Microphones - What are the Types, Patterns, and Shapes?

Choosing the right voice over microphone is a critical part of recording. This is because the right microphone will help create a professional sounding recording. Conversely, the wrong microphone can greatly degrade your quality. This article will walk you through the process of choosing the most appropriate microphone for you.

There are many, MANY microphone choices today. Unfortunately, most recording books and specialists will tell you which microphone is the best for you WITHOUT asking you important questions... questions that MUST be answered before determining which microphone is best for you.

You can always ask our office to schedule a private consultation with you, so that we can help you determine the most appropriate microphone for you.


A microphone (also known as a ‘mic’) is a transducer, which converts sound waves into electrical energy. Sound waves leave the mouth of the voice-over artist, are converted into electrical energy by the microphone, and then travel through a microphone cable (called an XLR cable) into the audio-recorder.


Different types of microphones have different characteristics, making each one appropriate for different recording applications. There are three general types:

  • condenser (also known as ‘electret condenser’) — Condenser microphones are the only microphones that are electrically powered. This allows them to respond quickly to sound transients and subsequently produce a very clear sound. While condenser microphones are more sensitive than other microphone types, they are also more fragile and expensive. Condenser microphones are generally used for vocal recordings, such as voice over and singing.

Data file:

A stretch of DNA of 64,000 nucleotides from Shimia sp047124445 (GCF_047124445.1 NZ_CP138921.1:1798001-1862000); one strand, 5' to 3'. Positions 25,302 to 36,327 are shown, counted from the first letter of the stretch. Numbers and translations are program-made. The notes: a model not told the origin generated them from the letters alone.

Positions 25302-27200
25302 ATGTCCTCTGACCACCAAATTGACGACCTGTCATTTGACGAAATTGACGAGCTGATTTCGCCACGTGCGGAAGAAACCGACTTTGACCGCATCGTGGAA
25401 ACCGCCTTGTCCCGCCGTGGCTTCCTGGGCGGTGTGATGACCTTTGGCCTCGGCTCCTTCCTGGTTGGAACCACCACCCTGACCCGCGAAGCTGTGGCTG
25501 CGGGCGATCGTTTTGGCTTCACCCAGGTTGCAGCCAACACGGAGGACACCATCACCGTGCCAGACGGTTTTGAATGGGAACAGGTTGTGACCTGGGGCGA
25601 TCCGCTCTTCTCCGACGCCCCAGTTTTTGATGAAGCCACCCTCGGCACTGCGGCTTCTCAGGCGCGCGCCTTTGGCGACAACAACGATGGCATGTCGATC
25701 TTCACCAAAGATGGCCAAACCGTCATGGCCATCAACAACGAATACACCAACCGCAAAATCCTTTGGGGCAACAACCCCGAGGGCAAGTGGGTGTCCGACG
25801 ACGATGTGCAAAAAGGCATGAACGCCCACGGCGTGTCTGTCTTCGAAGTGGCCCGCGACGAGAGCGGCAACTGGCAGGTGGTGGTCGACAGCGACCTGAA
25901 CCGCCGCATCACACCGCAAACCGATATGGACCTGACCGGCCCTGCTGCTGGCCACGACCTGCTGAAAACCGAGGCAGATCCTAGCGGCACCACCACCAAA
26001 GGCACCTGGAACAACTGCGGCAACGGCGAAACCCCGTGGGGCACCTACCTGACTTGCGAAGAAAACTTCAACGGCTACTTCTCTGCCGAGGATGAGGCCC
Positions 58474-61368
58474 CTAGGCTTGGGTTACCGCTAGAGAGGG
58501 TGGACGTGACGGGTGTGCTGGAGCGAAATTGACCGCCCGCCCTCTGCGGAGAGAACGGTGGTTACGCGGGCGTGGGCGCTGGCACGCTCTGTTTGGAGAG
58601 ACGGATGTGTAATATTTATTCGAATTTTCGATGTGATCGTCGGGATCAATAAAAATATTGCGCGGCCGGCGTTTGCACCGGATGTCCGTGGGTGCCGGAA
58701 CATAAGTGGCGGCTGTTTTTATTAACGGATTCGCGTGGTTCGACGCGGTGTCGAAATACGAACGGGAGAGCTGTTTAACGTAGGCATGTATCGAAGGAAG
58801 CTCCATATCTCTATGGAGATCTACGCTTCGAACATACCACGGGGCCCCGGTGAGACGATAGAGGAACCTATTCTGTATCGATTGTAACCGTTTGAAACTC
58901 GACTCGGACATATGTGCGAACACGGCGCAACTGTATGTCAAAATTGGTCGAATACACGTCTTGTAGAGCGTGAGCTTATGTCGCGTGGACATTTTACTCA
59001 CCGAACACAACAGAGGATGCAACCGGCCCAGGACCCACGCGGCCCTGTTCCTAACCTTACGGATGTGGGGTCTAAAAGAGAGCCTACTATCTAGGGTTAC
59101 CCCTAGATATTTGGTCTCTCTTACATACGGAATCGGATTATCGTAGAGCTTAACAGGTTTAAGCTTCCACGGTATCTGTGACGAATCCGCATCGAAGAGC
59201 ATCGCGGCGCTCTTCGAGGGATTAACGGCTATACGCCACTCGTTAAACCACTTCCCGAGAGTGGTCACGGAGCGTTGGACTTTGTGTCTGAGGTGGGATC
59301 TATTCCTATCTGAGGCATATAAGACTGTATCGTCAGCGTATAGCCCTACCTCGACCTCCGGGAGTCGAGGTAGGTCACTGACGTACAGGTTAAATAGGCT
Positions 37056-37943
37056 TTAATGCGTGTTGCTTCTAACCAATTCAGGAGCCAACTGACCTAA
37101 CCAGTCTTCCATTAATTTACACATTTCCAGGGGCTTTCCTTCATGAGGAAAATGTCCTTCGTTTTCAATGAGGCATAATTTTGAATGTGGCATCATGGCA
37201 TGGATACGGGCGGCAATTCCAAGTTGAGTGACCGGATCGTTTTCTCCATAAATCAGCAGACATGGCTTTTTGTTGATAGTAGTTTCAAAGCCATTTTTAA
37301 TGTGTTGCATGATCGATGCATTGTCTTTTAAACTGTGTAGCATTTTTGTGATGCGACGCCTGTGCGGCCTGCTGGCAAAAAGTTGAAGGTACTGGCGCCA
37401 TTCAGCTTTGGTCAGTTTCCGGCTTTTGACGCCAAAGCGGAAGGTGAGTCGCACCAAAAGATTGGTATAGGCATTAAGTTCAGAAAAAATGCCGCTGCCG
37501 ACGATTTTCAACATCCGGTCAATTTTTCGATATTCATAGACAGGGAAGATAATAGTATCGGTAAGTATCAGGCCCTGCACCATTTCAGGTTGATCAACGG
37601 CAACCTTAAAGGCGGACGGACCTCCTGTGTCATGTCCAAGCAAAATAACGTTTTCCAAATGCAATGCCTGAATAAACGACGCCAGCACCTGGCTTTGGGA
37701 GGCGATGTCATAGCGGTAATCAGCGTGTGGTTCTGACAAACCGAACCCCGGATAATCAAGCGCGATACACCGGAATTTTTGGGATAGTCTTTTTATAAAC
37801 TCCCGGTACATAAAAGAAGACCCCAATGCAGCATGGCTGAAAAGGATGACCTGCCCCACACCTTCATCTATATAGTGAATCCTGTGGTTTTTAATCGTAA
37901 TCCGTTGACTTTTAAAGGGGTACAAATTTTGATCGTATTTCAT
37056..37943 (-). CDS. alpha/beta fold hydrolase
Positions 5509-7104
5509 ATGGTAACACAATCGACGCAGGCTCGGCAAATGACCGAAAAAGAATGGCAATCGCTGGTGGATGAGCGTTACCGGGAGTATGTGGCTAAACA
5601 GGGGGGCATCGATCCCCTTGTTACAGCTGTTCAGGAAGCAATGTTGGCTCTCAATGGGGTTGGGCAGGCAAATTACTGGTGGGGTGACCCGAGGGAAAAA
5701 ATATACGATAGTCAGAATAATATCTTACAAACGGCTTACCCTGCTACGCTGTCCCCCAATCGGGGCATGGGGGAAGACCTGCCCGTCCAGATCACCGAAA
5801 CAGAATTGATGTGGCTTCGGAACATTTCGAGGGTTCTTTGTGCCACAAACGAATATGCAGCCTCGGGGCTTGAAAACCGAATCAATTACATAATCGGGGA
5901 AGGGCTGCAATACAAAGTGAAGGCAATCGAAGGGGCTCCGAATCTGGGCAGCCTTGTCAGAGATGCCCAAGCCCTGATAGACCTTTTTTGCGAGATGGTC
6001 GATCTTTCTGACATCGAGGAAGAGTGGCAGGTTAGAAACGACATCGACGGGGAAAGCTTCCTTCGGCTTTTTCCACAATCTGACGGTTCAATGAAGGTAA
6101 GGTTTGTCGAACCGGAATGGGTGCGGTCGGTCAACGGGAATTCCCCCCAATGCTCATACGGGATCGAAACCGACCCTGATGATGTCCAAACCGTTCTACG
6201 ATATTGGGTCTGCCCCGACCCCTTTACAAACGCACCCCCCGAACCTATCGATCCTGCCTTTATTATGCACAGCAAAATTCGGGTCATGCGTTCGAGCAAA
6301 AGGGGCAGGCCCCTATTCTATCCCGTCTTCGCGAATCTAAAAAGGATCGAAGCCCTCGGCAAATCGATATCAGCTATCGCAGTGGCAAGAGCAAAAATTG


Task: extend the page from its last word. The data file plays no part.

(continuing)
• dynamic (also known as ‘moving coil’) — Dynamic microphones use magnets to generate electrical signal. Yet magnets are cumbersome and hinder the speed of the microphone, thus making this style microphone more appropriate for drums and guitars…not voice over. However their sturdiness and durability make them great for traveling (a portable home studio) and live recordings (concert recordings, etc.). Dynamic microphones are generally less expensive than condenser microphones.
  • Ribbon — Ribbon microphones use ribbons, similar to a rubber band, instead of magnets to convert electrical signal into energy. They are the most fragile type of microphone. Their most common application is recording sharp, smooth, and full sounds, such as horns (trumpet, saxophone, etc.), as well as live sounds in large open spaces, such as symphony orchestras. Ribbon microphones generally are medium priced and are rarely used for voice over recording.


Microphones come with different pick-up patterns. Choosing the right one is most important when purchasing a microphone. Pick-up patterns control what direction the microphone picks up sound waves from. Some microphones have switchable patterns, allowing you to choose which pattern is appropriate for you. Other microphones are built with only one pattern. There are three general patterns:

  • directional A directional pick-up pattern means that the microphone only picks-up sound waves from the front of the microphone. This is ideal if only your voice needs to be recorded, and if there are unwanted noises behind and to the sides of the microphone, such as an air-conditioner unit humming, a computer humming, noise outside your window, and so forth. In the event that there is unwanted noise, face the microphone with its back to the unwanted sound source, so that you face the direction of the unwanted noise. With this set-up, the microphone will record more of you and less of the unwanted sound. There are three kinds of directional patterns: cardioid, super-cardioid, and hyper-cardioid. Each offers a slightly different control of the side and rear rejection. Cardioid is the most popular.